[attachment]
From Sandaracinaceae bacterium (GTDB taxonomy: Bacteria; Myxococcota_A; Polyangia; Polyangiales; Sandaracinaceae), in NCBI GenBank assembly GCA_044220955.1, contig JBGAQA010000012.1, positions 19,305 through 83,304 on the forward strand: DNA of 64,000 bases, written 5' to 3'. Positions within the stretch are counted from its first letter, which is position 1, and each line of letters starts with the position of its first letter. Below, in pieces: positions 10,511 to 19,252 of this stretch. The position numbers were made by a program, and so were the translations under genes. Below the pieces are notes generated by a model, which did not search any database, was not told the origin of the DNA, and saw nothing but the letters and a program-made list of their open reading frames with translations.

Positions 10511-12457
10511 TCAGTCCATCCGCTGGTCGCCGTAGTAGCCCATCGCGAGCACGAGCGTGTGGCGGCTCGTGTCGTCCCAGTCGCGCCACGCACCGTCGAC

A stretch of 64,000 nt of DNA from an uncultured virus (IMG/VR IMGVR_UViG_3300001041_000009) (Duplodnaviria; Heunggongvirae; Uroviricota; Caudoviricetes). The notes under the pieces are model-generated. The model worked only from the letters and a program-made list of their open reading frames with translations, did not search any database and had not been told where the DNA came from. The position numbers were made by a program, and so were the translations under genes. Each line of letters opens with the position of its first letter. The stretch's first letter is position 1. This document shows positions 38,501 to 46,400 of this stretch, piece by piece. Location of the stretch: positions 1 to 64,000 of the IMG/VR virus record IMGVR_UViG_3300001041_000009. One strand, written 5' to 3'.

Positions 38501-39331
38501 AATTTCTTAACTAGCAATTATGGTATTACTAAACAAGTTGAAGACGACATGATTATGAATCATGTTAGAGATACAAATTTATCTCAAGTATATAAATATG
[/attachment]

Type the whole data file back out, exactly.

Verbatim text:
From Sandaracinaceae bacterium (GTDB taxonomy: Bacteria; Myxococcota_A; Polyangia; Polyangiales; Sandaracinaceae), in NCBI GenBank assembly GCA_044220955.1, contig JBGAQA010000012.1, positions 19,305 through 83,304 on the forward strand: DNA of 64,000 bases, written 5' to 3'. Positions within the stretch are counted from its first letter, which is position 1, and each line of letters starts with the position of its first letter. Below, in pieces: positions 10,511 to 19,252 of this stretch. The position numbers were made by a program, and so were the translations under genes. Below the pieces are notes generated by a model, which did not search any database, was not told the origin of the DNA, and saw nothing but the letters and a program-made list of their open reading frames with translations.

Positions 10511-12457
10511 TCAGTCCATCCGCTGGTCGCCGTAGTAGCCCATCGCGAGCACGAGCGTGTGGCGGCTCGTGTCGTCCCAGTCGCGCCACGCACCGTCGAC

A stretch of 64,000 nt of DNA from an uncultured virus (IMG/VR IMGVR_UViG_3300001041_000009) (Duplodnaviria; Heunggongvirae; Uroviricota; Caudoviricetes). The notes under the pieces are model-generated. The model worked only from the letters and a program-made list of their open reading frames with translations, did not search any database and had not been told where the DNA came from. The position numbers were made by a program, and so were the translations under genes. Each line of letters opens with the position of its first letter. The stretch's first letter is position 1. This document shows positions 38,501 to 46,400 of this stretch, piece by piece. Location of the stretch: positions 1 to 64,000 of the IMG/VR virus record IMGVR_UViG_3300001041_000009. One strand, written 5' to 3'.

Positions 38501-39331
38501 AATTTCTTAACTAGCAATTATGGTATTACTAAACAAGTTGAAGACGACATGATTATGAATCATGTTAGAGATACAAATTTATCTCAAGTATATAAATATG